Titel: Philosophical Medical Ethics: Its Nature and Significance
Proceedings of the Third Trans-Disciplinary Symposium on Philosophy and Medicine Held at Farmington, Connecticut, December 11-13, 1975.
'Philosophy and Medicine'.
Herausgegeben von H. Tristram Engelhardt Jr., S. F. Spicker
31. August 1977 - gebunden - 262 Seiten
in a scientific way, and takes the patient and his family into his confidence. Thus he learns something from the sufferer, and at the same time instructs the invalid to the best of his power. He does not give his prescriptions until he has won the patient's support, and when he has done so, he steadilY aims at producing complete restoration to health by persuading the sufferer in to compliance (Laws 4. 720 b-e, ). This passage shows the perennial nature of the problems of treating the patient as a person. It shows as well the historical'depth of philosophical interest in medicine. The history of philosophy includes more reflections upon medical ethics than the casual reader might suspect. Many of these reflections are pertinent to contemporary issues such as abortion and population control. Plato, for example, recommends abortion in cases of incest (Republic 5. 461c); and Aristotle argues for letting seriously deformed children die, while forbidding infanticide as a means of popUlation control, suggesting instead the use of early abortions. 'As to the exposure in rearing of children, let there be a law that no deformed child shall live, but that on the ground of an excess in the number of children . . . let abortion be procured before sense and life have begun; what mayor may not be lawfully done in these cases depends on the question of life and sensation' (Politics VII, 16,335 b20-26, ).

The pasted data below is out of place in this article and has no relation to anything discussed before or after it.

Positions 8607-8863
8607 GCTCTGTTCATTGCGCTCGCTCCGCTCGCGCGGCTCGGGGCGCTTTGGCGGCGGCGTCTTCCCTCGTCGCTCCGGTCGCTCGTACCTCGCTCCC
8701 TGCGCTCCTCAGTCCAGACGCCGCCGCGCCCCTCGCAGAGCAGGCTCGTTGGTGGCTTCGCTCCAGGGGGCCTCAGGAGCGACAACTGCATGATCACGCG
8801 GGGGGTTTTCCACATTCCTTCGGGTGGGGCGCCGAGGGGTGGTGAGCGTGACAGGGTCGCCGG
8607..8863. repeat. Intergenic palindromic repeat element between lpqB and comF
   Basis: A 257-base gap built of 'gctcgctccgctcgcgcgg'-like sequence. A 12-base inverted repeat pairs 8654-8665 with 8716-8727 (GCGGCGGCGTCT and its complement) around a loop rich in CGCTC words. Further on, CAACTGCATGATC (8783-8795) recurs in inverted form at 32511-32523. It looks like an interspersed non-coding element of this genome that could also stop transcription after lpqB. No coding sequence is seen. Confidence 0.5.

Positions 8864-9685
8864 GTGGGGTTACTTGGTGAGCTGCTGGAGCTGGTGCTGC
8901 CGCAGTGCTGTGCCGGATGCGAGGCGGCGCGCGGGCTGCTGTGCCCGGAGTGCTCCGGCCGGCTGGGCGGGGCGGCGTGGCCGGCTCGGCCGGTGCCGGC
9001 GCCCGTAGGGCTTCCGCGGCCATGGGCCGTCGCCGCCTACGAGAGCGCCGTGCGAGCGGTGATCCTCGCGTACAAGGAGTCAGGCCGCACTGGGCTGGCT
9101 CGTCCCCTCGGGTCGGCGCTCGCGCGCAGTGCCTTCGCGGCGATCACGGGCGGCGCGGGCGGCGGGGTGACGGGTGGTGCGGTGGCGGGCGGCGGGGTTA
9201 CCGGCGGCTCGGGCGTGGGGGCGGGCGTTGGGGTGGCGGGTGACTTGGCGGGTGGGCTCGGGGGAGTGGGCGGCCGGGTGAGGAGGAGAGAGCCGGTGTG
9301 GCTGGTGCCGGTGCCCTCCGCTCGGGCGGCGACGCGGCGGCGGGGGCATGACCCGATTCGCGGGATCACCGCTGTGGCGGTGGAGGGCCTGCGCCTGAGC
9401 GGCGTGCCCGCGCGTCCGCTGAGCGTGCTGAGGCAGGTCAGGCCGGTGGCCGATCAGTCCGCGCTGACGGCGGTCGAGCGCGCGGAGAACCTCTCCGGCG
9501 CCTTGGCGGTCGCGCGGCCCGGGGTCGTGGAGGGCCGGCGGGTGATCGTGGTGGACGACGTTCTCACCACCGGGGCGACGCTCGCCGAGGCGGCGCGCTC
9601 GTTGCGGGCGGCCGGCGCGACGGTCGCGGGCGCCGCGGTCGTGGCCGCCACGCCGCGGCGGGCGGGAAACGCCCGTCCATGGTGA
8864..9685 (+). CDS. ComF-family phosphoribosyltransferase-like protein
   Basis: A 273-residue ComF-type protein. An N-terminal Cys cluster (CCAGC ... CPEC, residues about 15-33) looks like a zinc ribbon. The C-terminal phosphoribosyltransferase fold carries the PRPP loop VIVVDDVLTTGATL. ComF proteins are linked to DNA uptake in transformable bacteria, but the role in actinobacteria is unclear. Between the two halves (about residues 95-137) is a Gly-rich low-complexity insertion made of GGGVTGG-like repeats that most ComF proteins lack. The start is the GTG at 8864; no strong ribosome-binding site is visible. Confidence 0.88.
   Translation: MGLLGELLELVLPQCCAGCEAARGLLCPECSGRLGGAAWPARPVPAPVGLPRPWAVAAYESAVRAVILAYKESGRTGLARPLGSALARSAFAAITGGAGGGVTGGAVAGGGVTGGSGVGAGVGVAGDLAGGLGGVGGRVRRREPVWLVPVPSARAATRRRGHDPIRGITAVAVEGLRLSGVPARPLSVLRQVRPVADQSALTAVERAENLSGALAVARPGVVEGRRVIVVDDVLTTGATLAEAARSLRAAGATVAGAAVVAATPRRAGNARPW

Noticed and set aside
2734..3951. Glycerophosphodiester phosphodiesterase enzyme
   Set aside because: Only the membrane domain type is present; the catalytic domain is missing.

Prologue.- Section I / From Past Perspectives to Present Perplexities.- American Medical Ethics: Some Historical Roots.- Do No Harm: Axiom of Medical Ethics.- Discussion of 'Do No Harm'.- Section II / Ethics and Medical Ethics.- Medical Ethics: Can the Moral Philosopher Help?.- Medical Ethics and the Rule Against Killing: Comments on Professor Hare's Paper.- Section III / Special Rights and Duties: From Euthanasia to Experimentation.- Euthanasia and the Right to Life.- Euthanasia, the Right to Life, and Moral Structures: A Reply to Professor Kohl.- Experimentation and Consent: A Note.- Medical Experimentation: The Consent of Prisoners and Children.- Section IV / Changing Human Nature: Medicine in the Service of Virtue.- Aristotelian Ethics, Medicine, and the Changing Nature of Man.- Medicine's Influence on Ethics: Reflections on the Putative Moral Role of Medicine.- Section V / Metaphysics and Medical Ethics.- Ethics in Evolution.- Coming Into Being and Passing Away: Can the Metaphysician Help?.- Some Persons are Humans, Some Humans are Persons, and the World is What We Persons Make of It.- Section VI / Moral Agents in Medicine.- Patients as Agents.- Moral Agency and Professional Ethics: Some Notes on Transformation of the Physician-Patient Encounter.- Section VII / The Physician as Moral Agent.- Round Table Discussion.- Opening Remarks.- Closing Reflections.- Notes on Contributors.